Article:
Recently, a common topic of conversation amongst my friends has been our frustration with ‘allies’ who aren’t allies. My group of friends is primarily women-identified who are passionate about social justice, feminism, and fighting for equity. Lately, we have been noticing a common theme of disappointment regarding the men who identify themselves as feminist, yet only seem to call themselves a ‘feminist’ as an easy way out of being criticized.
I cannot tell you how many times I have had conversations with white, cisgender, heterosexual men who are extremely eager to slap a ‘feminist’ sticker across their Apple laptops, but cannot or do not actively prove they are feminists or even care about women. They turn to feminism when it’s beneficial to them, particularly when dealing with issues of patriarchy and toxic masculinity, but will manipulate the movement so that they can reap the rewards while leaving women, transgender and non-binary folks in the dust.
Examples of men who do this include:
- Men who say ‘bitch’ and call women ‘bitches’ in any context. Literally any context. But continue to proudly wear their ‘feminist’ bucket hats.
- Men who go to the Women’s March and then continue to talk about how they went to the Women’s March for the next year.
- Men who only open up emotionally with women they want to have sex with.
- Men who mansplain.
- Men who don’t shut up when in a discussion about women’s/LGBTQ+/racial issues.
- Men who only respect women that are their family members, girlfriends, or women they find attractive.
- Men who don’t recognize the actions of their favorite sports stars, actors, musicians, etc. as problematic because they can ‘separate the person from their work’ (EXAMPLE: continuing to support known abusers, rapists, and homophobes such as xxxtentacion)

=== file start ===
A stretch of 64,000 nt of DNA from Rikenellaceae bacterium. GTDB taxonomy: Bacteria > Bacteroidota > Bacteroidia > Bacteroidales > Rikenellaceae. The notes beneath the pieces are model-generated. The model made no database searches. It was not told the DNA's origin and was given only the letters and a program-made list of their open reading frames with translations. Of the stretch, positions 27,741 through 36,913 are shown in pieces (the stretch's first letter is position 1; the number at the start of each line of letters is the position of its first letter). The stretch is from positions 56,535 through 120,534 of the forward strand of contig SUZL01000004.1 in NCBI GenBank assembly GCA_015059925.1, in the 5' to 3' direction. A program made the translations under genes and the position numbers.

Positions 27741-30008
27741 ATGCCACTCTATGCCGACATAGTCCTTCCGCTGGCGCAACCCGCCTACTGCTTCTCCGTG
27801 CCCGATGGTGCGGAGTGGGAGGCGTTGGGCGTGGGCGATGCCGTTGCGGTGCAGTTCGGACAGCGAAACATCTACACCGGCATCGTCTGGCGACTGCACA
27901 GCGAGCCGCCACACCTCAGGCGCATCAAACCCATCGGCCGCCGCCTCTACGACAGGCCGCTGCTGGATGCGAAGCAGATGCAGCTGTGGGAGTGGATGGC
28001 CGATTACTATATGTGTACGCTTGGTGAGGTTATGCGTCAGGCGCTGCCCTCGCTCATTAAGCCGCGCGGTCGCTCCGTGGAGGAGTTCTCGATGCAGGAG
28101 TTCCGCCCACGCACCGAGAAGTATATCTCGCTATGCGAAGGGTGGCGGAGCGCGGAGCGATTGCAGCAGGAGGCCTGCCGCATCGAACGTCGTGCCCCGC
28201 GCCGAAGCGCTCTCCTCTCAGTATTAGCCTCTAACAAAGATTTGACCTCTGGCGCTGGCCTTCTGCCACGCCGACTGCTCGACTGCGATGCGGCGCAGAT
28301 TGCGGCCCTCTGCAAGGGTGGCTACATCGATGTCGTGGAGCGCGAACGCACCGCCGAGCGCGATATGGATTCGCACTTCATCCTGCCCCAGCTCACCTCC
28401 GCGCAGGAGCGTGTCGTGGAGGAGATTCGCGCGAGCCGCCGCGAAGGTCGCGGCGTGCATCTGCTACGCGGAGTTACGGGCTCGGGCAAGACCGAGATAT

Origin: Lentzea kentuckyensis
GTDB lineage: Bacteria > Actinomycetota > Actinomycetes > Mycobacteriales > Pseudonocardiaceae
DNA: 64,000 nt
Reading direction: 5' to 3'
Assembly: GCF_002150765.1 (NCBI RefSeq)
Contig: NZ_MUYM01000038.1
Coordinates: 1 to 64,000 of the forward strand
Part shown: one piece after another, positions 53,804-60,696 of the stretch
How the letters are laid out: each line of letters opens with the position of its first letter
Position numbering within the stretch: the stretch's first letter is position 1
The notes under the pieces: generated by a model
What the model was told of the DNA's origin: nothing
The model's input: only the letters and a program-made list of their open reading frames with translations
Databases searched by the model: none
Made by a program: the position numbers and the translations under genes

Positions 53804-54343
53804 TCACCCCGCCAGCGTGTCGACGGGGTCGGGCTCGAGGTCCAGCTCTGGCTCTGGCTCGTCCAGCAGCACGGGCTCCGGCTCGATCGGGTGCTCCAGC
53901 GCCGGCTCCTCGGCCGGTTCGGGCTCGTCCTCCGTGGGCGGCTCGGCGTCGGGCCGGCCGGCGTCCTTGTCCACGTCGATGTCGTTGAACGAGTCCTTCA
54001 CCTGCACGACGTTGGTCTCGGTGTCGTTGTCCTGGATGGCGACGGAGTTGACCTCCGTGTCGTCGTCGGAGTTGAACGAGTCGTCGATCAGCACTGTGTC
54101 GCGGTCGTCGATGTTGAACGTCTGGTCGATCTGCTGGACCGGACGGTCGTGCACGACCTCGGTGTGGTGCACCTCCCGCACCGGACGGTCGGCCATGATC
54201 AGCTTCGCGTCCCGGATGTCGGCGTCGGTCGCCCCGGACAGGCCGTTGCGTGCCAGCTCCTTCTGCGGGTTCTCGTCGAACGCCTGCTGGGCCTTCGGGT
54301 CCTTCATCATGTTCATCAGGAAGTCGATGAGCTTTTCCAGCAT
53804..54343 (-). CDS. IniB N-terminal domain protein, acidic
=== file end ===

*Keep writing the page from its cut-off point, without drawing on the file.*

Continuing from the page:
If you feel offended by anything on this list, please know you might be part of the problem! It’s ok, you aren’t alone in this. You might personally feel that you are a champion of women, but please know most women probably don’t agree. Now, don’t worry, we understand you might be trying to do better, to recognize the humanity of others, to be a true feminist. You’re working to educate yourself, or wait for a nice girl (UGH) to be the reason you educate yourself (but like that’s shitty… do the work now).
“It is not enough to just have intelligent, academic conversations about feminism or social justice, actions must follow those conversations.”
When conversations about how men can be doing better become commonplace not only with my friends but others who are passionate about feminism and social justice, it might be time for those men to take the hint that they can, in fact, do better and be better. It is not enough to just have intelligent, academic conversations about feminism or social justice, actions must follow those conversations. It is necessary that men not only listen, ask questions, and try to be better allies, but we need men to recognize how their actions can be problematic, and when they are potentially being problematic.
But women cannot wait. Women, nonbinary, and trans folks are tired of waiting for cis men to catch up. We are tired of constantly having to explain ourselves. We are especially tired of all of the emotional labor that is required in educating cis men on their problematic actions. We are tired of constantly being interrupted because you think you know more. We know perfectly well enough because we literally live this everyday.
But, it’s not like there aren’t ways for men to be allies. The most difficult part about being a feminist is often focusing on how women should be center to the conversation and solution, and men often are used to being center to both. There are lots of men who do actively work towards a more just and feminist future, and it is completely possible to be a man and be a feminist. There are tons of resources for men who want to learn more, such as this Buzzfeed article, which outlines “11 Simple Things Men Can Do For Feminism” or this Bustle article, “7 Ways Men Can Be Better Allies To Women.”
Using a ‘feminist’ label shouldn’t be so easy that all you have to do is slap it across your chest and you are suddenly a hero. It should be earned like a badge of honor you can wear with pride because you know you earned it by listening, acting, and working towards a better, more just future for all.